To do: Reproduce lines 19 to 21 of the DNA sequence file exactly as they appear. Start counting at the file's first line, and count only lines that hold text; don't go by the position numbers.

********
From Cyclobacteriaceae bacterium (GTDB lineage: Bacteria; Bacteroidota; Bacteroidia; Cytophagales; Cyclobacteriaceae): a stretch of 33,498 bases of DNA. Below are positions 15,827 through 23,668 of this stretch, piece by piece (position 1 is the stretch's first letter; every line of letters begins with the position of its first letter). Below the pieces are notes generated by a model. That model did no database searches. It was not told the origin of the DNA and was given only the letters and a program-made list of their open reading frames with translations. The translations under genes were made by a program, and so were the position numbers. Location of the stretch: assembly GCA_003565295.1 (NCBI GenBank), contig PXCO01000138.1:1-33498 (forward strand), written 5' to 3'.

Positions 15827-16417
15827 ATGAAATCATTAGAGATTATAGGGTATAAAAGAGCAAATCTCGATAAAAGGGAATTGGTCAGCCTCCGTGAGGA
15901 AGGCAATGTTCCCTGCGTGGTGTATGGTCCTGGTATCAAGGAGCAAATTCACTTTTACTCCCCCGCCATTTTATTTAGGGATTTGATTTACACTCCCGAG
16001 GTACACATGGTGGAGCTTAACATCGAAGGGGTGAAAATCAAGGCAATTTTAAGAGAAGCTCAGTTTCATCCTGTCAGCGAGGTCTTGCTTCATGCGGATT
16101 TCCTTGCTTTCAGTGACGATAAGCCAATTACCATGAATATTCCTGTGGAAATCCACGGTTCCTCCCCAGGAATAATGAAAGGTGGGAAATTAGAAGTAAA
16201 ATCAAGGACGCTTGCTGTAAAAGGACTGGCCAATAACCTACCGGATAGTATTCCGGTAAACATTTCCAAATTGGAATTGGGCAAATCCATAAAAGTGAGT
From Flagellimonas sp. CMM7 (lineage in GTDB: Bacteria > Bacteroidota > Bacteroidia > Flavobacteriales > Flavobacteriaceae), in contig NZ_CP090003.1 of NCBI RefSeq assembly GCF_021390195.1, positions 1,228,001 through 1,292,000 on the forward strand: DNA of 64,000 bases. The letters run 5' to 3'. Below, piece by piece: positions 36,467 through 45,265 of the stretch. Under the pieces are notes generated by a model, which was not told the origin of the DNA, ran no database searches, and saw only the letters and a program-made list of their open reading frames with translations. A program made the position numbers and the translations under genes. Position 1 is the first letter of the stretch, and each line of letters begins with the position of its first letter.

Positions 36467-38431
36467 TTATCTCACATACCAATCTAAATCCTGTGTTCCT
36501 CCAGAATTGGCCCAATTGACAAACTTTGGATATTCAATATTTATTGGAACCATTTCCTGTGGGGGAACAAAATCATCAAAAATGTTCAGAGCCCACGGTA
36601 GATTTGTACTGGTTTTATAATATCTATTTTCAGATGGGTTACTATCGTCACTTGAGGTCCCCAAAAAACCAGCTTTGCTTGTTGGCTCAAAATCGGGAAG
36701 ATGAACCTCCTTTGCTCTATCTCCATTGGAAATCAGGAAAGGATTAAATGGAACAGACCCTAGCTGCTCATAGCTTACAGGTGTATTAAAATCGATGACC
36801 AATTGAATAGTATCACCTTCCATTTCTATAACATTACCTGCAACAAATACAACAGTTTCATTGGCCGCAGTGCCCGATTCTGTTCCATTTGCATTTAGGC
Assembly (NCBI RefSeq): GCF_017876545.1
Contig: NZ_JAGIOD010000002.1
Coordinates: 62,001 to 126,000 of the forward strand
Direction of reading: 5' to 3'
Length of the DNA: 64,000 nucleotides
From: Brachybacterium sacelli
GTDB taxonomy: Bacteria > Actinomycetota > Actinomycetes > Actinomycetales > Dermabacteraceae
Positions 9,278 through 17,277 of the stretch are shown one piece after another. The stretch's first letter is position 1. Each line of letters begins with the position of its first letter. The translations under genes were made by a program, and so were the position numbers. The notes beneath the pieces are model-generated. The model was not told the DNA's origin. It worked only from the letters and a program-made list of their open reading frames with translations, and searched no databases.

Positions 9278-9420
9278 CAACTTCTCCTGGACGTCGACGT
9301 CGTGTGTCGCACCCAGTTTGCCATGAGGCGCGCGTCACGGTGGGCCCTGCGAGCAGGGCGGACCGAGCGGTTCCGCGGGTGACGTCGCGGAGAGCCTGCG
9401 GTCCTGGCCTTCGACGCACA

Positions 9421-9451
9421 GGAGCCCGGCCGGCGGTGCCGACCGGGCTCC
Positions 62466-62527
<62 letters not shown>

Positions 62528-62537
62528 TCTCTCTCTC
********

Length of the DNA: 64,000 nucleotides
From: Brachybacterium sacelli
GTDB taxonomy: Bacteria > Actinomycetota > Actinomycetes > Actinomycetales > Dermabacteraceae